If, instead, California continues to rely mostly on solar resource for meeting the 2030 50-percent RPS, the total statewide solar-generating capacity would reach 30 to 40 GW under peak production, according to a report by Energy and Environmental Economics Inc. (E3). Under these conditions, on a sunny day, for most of the year, California would be generating more electric power than it needs during the middle of the day from solar energy alone. E3 calculates that this large amount of overgeneration could be a problem 23 percent of the time, resulting in curtailment of 8.9 percent of available renewable energy, with marginal overgeneration by solar PV of 42-65 percent. In other words, California could hit the solar wall. And this does not even consider that midday demand is likely to decrease due to the installation of additional residential and commercial solar PV systems "behind the electricity meter."

Consequences of hitting the solar wall

Just a decade ago it would have been nearly unthinkable that during the middle of the day solar energy could provide more electricity than an economy as large as California’s needs. But supportive policies, rapid scale-up and decreasing costs make this possibility a reality today. While from some perspectives this is very encouraging, in reality, there are consequences for hitting the solar wall. For example:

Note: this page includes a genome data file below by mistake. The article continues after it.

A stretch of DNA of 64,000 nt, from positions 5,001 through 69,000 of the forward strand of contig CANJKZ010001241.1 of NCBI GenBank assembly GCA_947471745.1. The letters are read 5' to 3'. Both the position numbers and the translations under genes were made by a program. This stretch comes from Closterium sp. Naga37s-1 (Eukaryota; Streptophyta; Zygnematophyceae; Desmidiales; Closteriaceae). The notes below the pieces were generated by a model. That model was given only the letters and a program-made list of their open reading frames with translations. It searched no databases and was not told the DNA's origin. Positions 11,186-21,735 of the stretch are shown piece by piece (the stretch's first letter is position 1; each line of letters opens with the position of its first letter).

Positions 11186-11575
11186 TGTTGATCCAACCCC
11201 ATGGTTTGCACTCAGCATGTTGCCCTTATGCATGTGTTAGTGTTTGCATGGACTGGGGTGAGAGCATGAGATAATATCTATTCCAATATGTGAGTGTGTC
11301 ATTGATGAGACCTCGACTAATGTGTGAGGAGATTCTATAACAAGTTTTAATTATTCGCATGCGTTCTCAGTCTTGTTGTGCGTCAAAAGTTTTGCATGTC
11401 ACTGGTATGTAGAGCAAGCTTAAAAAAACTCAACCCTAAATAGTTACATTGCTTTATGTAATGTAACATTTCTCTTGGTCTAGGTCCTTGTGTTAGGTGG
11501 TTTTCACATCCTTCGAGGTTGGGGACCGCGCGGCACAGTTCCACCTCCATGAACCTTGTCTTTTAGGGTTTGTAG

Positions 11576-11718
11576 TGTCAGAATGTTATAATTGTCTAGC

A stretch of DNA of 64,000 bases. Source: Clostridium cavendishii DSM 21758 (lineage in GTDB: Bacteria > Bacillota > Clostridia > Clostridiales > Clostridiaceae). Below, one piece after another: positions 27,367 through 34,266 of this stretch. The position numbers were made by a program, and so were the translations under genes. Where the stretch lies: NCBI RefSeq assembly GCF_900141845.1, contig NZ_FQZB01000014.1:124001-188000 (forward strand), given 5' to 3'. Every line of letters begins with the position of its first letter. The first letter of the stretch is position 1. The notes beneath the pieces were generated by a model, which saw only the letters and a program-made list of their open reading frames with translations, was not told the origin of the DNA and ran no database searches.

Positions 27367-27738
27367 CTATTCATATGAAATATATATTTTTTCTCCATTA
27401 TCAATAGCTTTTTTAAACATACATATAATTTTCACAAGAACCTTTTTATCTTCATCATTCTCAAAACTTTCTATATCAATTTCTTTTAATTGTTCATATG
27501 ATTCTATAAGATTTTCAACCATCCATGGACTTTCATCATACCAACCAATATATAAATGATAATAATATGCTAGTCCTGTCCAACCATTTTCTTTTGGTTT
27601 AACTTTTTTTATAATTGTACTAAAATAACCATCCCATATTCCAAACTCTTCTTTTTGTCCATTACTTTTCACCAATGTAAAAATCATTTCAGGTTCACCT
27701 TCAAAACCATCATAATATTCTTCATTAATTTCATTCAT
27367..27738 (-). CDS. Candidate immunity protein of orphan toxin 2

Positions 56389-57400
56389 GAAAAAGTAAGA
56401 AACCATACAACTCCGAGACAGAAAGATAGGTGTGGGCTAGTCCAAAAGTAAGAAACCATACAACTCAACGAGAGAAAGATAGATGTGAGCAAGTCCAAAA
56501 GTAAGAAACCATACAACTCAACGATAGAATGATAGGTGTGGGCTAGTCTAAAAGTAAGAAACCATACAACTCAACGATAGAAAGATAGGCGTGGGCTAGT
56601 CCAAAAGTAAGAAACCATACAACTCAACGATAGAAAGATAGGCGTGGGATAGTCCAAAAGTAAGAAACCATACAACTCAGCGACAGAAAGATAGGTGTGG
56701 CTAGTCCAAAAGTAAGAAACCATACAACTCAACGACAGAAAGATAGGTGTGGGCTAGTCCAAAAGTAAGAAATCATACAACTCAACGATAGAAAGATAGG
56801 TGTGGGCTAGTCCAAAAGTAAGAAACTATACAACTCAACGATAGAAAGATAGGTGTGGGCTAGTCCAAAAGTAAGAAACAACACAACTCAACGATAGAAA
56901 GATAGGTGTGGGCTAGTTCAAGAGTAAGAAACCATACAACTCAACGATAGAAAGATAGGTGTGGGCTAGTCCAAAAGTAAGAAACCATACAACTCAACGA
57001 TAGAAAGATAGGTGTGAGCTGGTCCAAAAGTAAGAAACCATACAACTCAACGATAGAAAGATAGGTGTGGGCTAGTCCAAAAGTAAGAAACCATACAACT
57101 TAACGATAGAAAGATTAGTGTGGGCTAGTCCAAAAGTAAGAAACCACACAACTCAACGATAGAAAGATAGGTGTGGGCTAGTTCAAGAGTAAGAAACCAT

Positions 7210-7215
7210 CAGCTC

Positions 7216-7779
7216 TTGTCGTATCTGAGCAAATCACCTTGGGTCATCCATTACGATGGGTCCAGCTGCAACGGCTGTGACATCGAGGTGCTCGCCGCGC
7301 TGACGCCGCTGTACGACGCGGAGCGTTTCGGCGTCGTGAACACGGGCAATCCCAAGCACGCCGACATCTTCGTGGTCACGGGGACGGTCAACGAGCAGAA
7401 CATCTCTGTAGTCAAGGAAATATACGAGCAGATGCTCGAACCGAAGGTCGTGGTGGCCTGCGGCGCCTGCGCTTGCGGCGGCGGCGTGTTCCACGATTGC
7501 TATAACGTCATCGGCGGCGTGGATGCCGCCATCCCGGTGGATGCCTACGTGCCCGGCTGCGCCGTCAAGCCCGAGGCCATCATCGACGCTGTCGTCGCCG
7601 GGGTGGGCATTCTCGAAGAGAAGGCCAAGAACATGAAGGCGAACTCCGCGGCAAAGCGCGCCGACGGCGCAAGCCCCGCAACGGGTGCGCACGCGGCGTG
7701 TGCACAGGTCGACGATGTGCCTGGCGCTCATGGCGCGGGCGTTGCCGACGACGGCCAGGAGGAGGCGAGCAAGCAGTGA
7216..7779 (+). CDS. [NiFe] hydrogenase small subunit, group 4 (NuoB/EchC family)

• Reliance on so much solar energy would require rapid ramping capacity for more than 10s of GW of natural gas power plants from 4:00-6:00 p.m., when the sun is going down and electricity demand goes up as people return home.
  • Large back-up capacity from natural gas plants or access to other sources of dispatchable electricity would be required for days when the sun isn’t shining.
  • Zero marginal-cost solar generation could squeeze out other valuable low-carbon electricity sources that can provide baseload power. For example, natural gas combined cycle plants, geothermal energy and nuclear power that cannot operate during these times at zero marginal cost.
  • Large-scale curtailment of solar PV during times of overgeneration, which will reduce the value of solar capacity additions to investors.